Lisa Holloway says having a positive attitude and being an advocate for herself has helped her become a tireless fighter of Parkinson's. She lives and blogs in Lithonia, Georgia.
Seven years ago, my life was going well. I was attending a prestigious southern California University and my husband and I were pregnant with our second child.
On the day of my son’s birth -- what should have been one of the most beautiful days in our lives -- turned into a nightmare. A medical mistake was made during my delivery and I needed emergency surgery. After recovering and returning home, I realized I was still not well. I was unable to properly care for my son. I couldn’t hold him securely. I couldn't keep my balance when walking and I choked whenever I ate a meal. I began dragging my feet and stumbling. I would share these issues with family, friends and my physician and the consensus was that I was depressed, but would get through this hurdle. I went from being active and socially engaged to being bedridden.
As I fell deeper into a medical abyss I went from physician to physician for answers and help. Being an African American woman in an inner city with a mysterious illness, I found that medical professionals didn’t take my case seriously and made assumptions. I was accused of being a drug user, having AIDS and being a sex worker -- none of these were true. I was met with indifference, and soon I became depressed. Hopelessness clouded my spirit.
A couple of years passed and I deteriorated until I was unable to do any personal task without assistance. My food had to be cut, I needed help walking and I couldn’t comb my hair. My health became so unstable that my husband had to leave his job to care for me. Our family relocated to the South to be with family who could help.
After moving to Georgia, I found myself in a strange state -- ill, unemployed and uninsured. I felt a sense of despair. I would go back and forth to the emergency room whenever I had health issues. On one occasion I was admitted to the hospital. I was alone and scared and began to cry. I was stiff and in extreme pain and a nurse was in my room going about her duties. She heard my cries and looked me straight in the face and said, “You're going to die.” I said, “Excuse me?” She repeated herself: “If you don't get up and move you’re going to die.” I sobbed uncontrollably, understanding what she meant. She saw the defeat on my face and she wanted me to get up and not give up! She explained that no matter what was wrong with me, I had better get up and move if I wanted to live. When I explained to the nurse I had no insurance for physical therapy, she said you don't need insurance to move. She instructed me to exercise while lying in bed, point my toes, raise my arms over my head -- just move until I can get out of bed.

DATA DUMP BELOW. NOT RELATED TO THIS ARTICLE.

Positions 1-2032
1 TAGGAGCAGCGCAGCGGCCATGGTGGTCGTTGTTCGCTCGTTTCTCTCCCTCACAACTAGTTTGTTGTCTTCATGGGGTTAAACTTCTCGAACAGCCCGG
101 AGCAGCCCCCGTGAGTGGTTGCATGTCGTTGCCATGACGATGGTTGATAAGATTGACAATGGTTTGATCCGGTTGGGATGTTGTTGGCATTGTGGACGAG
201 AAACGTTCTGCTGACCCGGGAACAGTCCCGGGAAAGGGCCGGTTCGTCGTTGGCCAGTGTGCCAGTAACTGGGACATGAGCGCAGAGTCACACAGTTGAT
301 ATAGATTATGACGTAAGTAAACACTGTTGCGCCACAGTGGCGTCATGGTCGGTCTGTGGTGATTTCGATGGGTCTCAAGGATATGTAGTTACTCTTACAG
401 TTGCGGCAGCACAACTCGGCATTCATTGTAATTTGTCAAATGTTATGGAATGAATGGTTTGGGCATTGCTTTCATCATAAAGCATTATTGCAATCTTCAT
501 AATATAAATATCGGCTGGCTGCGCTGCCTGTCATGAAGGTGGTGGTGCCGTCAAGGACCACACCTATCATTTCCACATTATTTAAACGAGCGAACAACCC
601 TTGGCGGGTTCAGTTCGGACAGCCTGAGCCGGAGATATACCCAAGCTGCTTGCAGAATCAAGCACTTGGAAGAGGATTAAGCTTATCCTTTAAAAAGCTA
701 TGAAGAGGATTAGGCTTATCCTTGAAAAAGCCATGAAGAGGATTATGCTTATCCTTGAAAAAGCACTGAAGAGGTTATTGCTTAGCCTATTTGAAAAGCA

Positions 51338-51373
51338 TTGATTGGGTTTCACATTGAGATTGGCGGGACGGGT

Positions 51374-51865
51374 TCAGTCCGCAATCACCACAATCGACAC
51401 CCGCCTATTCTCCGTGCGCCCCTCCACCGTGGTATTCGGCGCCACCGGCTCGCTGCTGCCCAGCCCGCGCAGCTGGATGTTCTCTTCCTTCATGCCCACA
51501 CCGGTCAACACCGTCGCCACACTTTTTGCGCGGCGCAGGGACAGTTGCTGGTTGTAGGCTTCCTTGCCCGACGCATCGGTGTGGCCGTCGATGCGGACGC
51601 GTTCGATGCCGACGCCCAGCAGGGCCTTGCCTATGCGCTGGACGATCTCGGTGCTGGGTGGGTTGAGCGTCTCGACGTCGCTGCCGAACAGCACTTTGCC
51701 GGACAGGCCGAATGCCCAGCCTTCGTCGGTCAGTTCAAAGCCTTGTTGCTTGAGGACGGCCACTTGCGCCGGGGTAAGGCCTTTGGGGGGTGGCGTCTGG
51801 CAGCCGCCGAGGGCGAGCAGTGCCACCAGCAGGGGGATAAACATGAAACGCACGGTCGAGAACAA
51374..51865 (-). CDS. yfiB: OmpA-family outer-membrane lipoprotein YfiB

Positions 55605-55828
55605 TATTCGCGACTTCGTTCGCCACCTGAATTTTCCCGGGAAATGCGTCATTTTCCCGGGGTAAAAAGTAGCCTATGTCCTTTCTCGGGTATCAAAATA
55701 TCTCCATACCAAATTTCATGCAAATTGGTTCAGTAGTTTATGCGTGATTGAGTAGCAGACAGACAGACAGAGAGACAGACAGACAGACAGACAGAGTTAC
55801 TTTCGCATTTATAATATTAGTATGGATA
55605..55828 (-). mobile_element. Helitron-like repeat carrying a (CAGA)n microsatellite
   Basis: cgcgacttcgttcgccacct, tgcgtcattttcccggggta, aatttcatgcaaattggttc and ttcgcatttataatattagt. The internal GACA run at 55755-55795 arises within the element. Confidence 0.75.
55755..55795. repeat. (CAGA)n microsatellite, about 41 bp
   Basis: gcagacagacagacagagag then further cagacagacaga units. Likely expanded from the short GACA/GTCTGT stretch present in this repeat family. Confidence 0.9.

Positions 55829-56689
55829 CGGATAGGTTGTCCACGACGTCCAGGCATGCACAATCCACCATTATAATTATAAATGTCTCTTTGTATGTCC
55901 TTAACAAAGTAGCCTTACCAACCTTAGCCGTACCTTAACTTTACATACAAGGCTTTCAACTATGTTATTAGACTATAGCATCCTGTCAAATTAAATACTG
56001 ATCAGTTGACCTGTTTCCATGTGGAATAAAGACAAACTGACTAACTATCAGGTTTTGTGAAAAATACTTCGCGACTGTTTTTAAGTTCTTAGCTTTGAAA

From that moment in the hospital room with my angel/nurse I began to advocate for myself. I created a medical diary, writing down every unusual movement my body made. I recorded changes in any bodily function or difficulties I experienced. I collected all of my own medical records and always had them on hand whenever encountering a care professional. I became less emotional and more proactive. I realized my problem was neurological and I had to see the best neurologist in the state.
With my medical records and a few months of personal data, I made my way to Emory’s Neurology Department where I was finally diagnosed with young-onset Parkinson’s disease (YOPD). When I entered the neurologist’s office there was a poster on the wall describing the top ten Parkinson’s symptoms. As I read the list I realized I had all ten of the symptoms. I was devastated, but I was relieved knowing the diagnosis. It was now up to me to find out how to fight it.
I started eating a clean, healthy diet and began a boxing program for Parkinson’s. Through the program, I met others with YOPD and joined a support group. I met amazing women -- happy, angry, funny and strong women -- and we all were fighters. Each day, thanks to these amazing women, I learn new information about the advances and research into Parkinson’s.
My challenges didn’t end there. But God and my community have given me the will to keep going. I embrace change and remain optimistic. I’m still fighting and I’m still moving, just as that nurse pushed me to do so.